Resilience Untempered: Your 2013 Boston Celtics

Gerard Spalding
February 13, 2013

It’s become an NBA tradition as time-honored as questionable draft night fashion choices or coach Gregg Popovich stonewalling sideline interviewers. Every year since that memorable championship season in 2008, the Boston Celtics have swayed and swooned their way through the regular season in relatively unimpressive fashion, and every year injuries or other controversies have seemed to spell the end for this latest era of success in Boston.

In 2009, the offending issue was an injury to superstar Kevin Garnett. The next year, it was the consistently under-performing Rasheed Wallace. Two years ago, it was the departure of Kendrick Perkins and injuries to Shaquille O’Neal. Last year, Boston limped into All-Star Weekend with a sub-.500 record and rumors of a feud between guards Rajon Rondo and Ray Allen seemed to threaten the longevity of the team once again.

Each time though, the Celtics have weathered the storm and excelled. They’ve managed to finish first in their division and win at least one series in the playoffs every year since ‘08. Not bad for a team that assumed when they traded for the aging Garnett and Allen in the summer of 2007 that they were looking at a 3-4 year window to compete for an NBA title. Of course, that window was significantly altered by the incredible development of point guard Rondo, who has taken over the team in recent years to the extent that some (even Celtics GM Danny Ainge) now consider him the team’s best player. Regardless of whether you agree with that sentiment or not, there’s no doubt that the Celtics have come to rely on the 26-year-old Rondo a lot in order to succeed, especially with the remaining members of the original Big 3, Garnett and Pierce, now 36 and 35 years old, respectively.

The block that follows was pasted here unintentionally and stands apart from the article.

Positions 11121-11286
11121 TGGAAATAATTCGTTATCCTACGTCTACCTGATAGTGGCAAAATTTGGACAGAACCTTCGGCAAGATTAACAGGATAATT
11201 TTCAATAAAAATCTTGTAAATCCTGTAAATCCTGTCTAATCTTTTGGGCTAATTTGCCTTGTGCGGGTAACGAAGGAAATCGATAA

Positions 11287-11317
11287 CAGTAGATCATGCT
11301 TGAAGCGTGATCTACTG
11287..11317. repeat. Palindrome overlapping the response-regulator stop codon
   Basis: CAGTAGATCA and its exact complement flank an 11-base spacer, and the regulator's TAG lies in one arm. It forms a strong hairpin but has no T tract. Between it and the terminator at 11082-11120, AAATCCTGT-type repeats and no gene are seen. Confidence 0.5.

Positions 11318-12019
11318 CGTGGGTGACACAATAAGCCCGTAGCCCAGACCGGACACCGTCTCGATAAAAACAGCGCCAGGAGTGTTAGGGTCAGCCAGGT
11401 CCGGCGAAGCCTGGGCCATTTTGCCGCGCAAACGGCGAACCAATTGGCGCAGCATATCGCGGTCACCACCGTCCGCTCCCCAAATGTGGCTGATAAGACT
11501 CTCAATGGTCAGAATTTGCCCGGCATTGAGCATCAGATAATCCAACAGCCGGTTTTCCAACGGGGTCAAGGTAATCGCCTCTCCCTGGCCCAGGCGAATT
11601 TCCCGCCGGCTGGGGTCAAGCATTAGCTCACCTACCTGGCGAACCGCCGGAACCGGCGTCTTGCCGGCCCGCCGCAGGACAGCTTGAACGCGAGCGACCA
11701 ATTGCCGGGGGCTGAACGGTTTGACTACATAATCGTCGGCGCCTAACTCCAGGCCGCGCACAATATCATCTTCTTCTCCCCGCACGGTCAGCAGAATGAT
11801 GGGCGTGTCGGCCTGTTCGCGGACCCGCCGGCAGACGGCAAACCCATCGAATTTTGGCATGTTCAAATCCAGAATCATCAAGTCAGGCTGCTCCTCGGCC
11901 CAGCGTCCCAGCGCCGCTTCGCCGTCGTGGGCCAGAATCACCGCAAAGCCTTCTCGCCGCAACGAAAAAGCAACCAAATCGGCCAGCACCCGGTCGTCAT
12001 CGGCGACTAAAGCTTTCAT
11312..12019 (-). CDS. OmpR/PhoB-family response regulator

That’s why the latest blow to the perpetually hard-luck Celtics seemed like potentially the most momentous one yet. The C’s had already been struggling mightily in 2012-2013, barely hanging onto playoff hopes with a 20-23 record, when Rondo tore his ACL in a game against the Miami Heat on Jan. 27. The Celtics managed to gut out the win in double-overtime (with Pierce and Garnett logging 48 and 44 minutes, respectively), but with the news that Rondo would miss the remainder of the season, many “experts” were once again predicting Boston’s demise. I was one of them.